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One French word: potage, a French recipe: potage poireaux/lentilles corail au colombo

Potage, masculine noun (le potage, un potage, des potages) = thick soup (pronounced paw-ta-j)

Lots of different words for soup: la soupe, le bouillon, le potage, le consommé, crème de… (cream of… for creamy soups), le bisque, le velouté, le brouet…

Mange ta soupe, ça te fera grandir is a favourite French expression (eat your soup to grow big and strong).

La Soupe (1865) by William Adolphe Bougereau

La soupe populaire = a soup kitchen

Potage comes from potager = the vegetable garden.

It was cold this morning here, very cold, there was a ground frost during the night, so I thought I’d make soup. I have no old potatoes left, new potatoes are already on the market stalls, so I used orange lentils instead to make a potage poireaux/lentilles corail.

You will need for 4 people:

  • One really large leek plus the tops off some smaller ones, or one large and one medium leek
  • 1tbs butter to sweat the leeks
  • 100gr orange lentils
  • 2 bouillon cubes and a litre of water, or a litre of home made stock if you have it
  • 1 scant level tsp of colombo powder or curry powder (colombo is a Jamaican mix of ground herbs and spices: chili pepper, mustard seeds, sweet chili,  coriander, garlic and curcuma. It is quite powerful but more aromatic than bought curry powder. Do not be tempted to put more. Its purpose is just to give a hint of “something else”, not be overpowering.


  1. Wash and chop the leeks and sweat gently in the butter.
  2. Add the rinsed lentils and stir until the leeks have softened.
  3. Add the colombo powder, the bouillon cubes and the water (or home made stock) and simmer for 20 minutes.
  4. Whizz to a smooth consistency.
  5. Serve with a dash of cream and a little chopped parsley or any other herb of your choice (in other words, whatever you have on hand – I used pourpier = purslane).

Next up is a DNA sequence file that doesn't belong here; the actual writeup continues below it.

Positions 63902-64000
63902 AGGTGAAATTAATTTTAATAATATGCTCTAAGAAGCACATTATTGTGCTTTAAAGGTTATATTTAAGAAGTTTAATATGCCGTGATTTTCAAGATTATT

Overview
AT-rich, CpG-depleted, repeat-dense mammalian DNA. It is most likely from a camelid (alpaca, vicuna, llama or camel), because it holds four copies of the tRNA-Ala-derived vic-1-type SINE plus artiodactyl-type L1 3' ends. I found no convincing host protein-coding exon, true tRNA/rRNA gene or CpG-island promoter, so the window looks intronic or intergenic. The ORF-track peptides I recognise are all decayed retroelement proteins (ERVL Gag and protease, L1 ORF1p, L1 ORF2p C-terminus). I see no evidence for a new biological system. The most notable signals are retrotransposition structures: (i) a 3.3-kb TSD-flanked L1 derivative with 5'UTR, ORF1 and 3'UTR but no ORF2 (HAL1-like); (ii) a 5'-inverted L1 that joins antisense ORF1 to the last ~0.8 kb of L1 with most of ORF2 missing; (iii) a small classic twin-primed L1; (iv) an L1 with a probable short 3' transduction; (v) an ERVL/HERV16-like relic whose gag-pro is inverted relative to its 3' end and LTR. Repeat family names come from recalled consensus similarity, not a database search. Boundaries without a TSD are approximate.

Soups are simple, quick to prepare and endlessly wholesome and comforting.

Bon appétit!


About OneFrenchWord

I was a professional linguist and have been a life-long foodie. I am now lucky enough to be retired and free to roam the beaches around my home at the tip of the Finistère (Brittany, France). Writing is occupying a larger place in my life, with this blog and a children's book in preparation. I shall feel much happier calling myself a writer when I have published a book. And so posts on OneFrenchWord will be published first as an e-book, my ambition being to see a glossy volume on French language and cuisine in print some day. So keep reading, and snap up the book when it appears!

14 responses »

  1. Perfect for a day like today when we too were chocked in the morning with 15 cm new snow!
    But it also takes me back to a time when I stayed with a family in India. Almost every meal started with a small teacup of a lentil soup, different every time. A good tradition, isn’t it? I bet you could make a new recipe for each day of a month, Caroline!

  2. What a coincidence; I got two huge leeks from my CSA, and I have made your other soup so many times, I want to try something different. I will make this one today. Is there a reason to use the orange lentils, rather than the brown ones?

    • I bought leeks at my farm shop this morning too.
      Yes, definitely a reason to use orange lentils, they cook quicker and they make a soup with a better taste and colour. Brown and other lentils are really better as a vegetable with or without meat.

  3. Just made this soup. Amazing!!!! So simple and so good. I used a spice from a specialty spice company. They called the spice “golden vadouvan.” The soup would have been very different if I had used curry powder. The vadouvan had curry flavor, but much more subtle.

  4. I love the picture you posted to go with this blog.

  5. This recipe got me very interested in the special spice. Vadouvan is the new, “it” spice among the foodie people. I imagine you cannot find it out of San Francisco, New York, or Los Angeles. I looked it up and here are the ingredients if you make it yourself:

    2 lb onions, cut into 1-inch pieces
    1 lb shallots, halved
    12 garlic cloves, peeled
    1/4 cup vegetable oil
    1 teaspoon fenugreek seeds
    1 tablespoon thinly sliced fresh curry leaves (optional)
    1 tablespoon ground cumin
    1 teaspoon ground cardamom
    1 teaspoon brown mustard seeds
    3/4 teaspoon turmeric
    1/2 teaspoon grated nutmeg
    1/2 teaspoon hot red-pepper flakes
    1/4 teaspoon ground cloves

    • Thank you for leaving the recipe, Carol. Is it a powder or a paste?

      • It is a paste, not a powder, so I think that is why the expiration date is so soon; it says July 2012. It came in a little plastic bag put inside the spice bottle. I think is great fun to discover new flavors. I did not use enough of it in your soup, because it said to “use sparingly”. I think that is because middle American tastes tend towards the bland. Next time I make your soup, I will use more.

  6. Just the ticket for the foul weather we’re currently having. The heating is on again…


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